The U.S. Centers for Disease Control and Prevention (CDC) on Friday, August 6, updated a Colorado county where vaccines were not so effective against the Delta variant.
Mesa County of Colorado was one of the early places hit by the Delta variant in the U.S., now the new release by the CDC says it has more breakthrough cases than the other places in the state.
According to the report, vaccine effectiveness measured in Mesa county was only 78%, 11% lower than the statistics found in other Colorado counties. The study also noted the breakthrough cases in the over 65s in Mesa were 10.1% higher than the rest of the state.
From that figure, the agency said the vaccines may not be too protective against symptomatic infection with the Delta variant and continued to advise “enhanced mitigation strategies, including masking in indoor settings.”
However, the report did not include the proportions of infections between the county’s unvaccinated and vaccinated COVID-19 patients.
The CDC reported that between April 27 and June 6, 2021, the county reported more severe illnesses and ICU admissions than in other counties of the state. But it had not been clear the ratio of such between the breakthrough cases and the unvaccinated patients.
The report said it took just five weeks for the Delta variant to spread from just taking over 43% of the overall infections in Mesa to rocketed by 88% between May 5 and early June. During that period, vaccination rates in the county were somewhat modest, with only 36% of the eligible population fully vaccinated.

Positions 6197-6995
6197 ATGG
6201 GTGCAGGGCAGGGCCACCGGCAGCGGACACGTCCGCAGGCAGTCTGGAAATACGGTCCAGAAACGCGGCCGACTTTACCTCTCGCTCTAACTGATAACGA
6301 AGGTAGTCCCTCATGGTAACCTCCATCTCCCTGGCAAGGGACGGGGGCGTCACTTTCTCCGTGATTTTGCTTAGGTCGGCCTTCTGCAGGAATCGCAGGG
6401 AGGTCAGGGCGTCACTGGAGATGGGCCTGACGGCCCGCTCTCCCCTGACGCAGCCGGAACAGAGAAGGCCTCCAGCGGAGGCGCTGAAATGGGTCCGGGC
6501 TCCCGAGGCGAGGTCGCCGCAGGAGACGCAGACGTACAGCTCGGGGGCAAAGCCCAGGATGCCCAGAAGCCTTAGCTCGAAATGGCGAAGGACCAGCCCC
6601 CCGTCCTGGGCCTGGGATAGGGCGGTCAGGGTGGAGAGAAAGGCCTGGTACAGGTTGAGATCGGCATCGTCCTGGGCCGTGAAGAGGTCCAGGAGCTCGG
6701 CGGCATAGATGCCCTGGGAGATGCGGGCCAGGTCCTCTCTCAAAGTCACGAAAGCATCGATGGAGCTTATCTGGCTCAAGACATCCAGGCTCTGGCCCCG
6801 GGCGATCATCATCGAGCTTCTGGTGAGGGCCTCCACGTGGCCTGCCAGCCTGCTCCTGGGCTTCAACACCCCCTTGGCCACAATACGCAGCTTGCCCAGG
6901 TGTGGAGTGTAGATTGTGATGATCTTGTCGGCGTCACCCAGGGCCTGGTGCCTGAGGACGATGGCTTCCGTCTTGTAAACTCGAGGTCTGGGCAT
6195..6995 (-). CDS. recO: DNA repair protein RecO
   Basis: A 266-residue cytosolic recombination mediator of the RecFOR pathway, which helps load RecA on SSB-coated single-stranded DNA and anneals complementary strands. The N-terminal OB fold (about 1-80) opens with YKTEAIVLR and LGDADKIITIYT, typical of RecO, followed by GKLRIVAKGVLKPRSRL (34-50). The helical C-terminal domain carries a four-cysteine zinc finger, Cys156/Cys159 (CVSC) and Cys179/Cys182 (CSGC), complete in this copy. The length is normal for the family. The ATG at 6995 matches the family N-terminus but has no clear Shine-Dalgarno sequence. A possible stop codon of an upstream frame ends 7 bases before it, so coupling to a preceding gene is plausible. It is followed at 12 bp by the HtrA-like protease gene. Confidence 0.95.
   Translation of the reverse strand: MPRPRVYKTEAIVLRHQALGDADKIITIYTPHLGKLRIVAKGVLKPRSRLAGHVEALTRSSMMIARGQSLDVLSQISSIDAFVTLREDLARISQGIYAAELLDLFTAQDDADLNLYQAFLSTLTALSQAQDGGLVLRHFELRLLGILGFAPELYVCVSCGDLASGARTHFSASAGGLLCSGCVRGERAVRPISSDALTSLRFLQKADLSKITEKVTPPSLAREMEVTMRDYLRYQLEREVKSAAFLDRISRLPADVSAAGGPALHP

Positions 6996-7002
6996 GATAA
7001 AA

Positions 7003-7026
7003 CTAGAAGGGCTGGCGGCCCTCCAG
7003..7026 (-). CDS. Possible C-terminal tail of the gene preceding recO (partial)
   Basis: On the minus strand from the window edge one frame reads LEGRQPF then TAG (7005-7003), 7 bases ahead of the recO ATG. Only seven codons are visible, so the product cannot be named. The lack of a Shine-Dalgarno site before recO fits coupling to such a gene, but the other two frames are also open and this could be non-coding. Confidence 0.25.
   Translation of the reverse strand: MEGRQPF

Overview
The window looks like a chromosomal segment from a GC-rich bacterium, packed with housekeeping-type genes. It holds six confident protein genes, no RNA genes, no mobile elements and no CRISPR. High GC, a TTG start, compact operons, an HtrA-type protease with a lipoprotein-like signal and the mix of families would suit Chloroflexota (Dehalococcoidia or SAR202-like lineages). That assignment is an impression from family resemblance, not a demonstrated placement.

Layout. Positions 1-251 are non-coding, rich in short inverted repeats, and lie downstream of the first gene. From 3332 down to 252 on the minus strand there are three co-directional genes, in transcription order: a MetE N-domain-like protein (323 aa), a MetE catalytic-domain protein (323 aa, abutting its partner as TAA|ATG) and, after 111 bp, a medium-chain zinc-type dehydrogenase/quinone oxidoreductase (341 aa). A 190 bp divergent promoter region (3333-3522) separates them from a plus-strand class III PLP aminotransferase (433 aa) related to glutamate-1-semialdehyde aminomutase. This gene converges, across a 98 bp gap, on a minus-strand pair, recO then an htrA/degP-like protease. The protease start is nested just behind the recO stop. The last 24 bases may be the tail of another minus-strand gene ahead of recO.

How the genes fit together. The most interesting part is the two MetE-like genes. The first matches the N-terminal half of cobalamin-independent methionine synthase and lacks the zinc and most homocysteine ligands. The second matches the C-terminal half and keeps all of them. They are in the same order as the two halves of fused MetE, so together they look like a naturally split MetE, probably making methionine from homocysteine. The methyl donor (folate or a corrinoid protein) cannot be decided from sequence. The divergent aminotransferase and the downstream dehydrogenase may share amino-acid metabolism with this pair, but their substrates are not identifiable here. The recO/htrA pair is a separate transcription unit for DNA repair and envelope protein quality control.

At least, according to data by the New York Times, the county was seeing the less dramatic manifestation of COVID-19 during the past two weeks.
Hospitalizations had decreased by 33% in a 14 days period, with 6 cases of fatalities. As of August 6, the 7-day average of new infections reduced to 25 cases, a reduction by nearly half of the proportion compared to June 1, which was 51 cases.
After the CDC updated its new mask guideline during the end of July, the Mesa county health department said it would not plan to impose a mask mandate.
While still suggesting citizens be watchful of infections, the department said the recommendations work best “when used appropriately and in accordance with individual needs,” according to NBC11 News.
The Aspen Times revealed that Mesa had tried to encourage more citizens to get vaccinated with incentives. Vaccinated people can get a chance of winning up to $90,000.
But the outlet noted that such an amount of money had not been influential since people seeking the jabs in the county remained minimum.
Many residents had expressed they could not trust the doses and were determined to stick with their own choice.
“I don’t think enough was done,” a resident spoke of the process of developing the vaccines. “I think we’re rushing a lot of things. We don’t know the effects down the road.”
In its August 6 report about the breakthrough cases in Mesa, the CDC noted the variant was capable of causing more acute illnesses in patients and reminded that the vaccine was “a critical strategy for preventing infection, serious illness, and death from COVID-19.”